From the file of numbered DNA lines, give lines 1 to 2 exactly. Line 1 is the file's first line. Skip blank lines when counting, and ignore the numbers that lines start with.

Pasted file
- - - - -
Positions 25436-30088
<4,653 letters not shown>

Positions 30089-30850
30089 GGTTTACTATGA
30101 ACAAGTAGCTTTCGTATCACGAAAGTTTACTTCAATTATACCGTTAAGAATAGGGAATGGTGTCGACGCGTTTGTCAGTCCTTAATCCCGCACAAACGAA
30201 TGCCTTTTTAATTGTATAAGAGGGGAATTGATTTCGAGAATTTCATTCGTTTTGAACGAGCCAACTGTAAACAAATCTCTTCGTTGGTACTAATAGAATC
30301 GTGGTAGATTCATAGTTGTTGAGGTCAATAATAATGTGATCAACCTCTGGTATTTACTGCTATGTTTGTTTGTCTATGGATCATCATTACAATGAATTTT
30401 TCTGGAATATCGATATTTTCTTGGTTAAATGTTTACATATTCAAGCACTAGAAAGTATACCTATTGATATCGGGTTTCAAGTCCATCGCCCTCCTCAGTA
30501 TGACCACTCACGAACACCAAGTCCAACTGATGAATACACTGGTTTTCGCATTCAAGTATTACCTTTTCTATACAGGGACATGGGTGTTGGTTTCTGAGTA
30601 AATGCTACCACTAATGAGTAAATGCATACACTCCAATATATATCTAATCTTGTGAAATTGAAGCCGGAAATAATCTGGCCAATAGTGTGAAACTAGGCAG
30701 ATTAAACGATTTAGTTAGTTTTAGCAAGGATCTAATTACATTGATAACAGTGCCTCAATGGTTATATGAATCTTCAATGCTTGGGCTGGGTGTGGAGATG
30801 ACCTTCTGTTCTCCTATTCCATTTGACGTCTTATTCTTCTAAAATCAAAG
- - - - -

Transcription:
Positions 25436-30088
<4,653 letters not shown>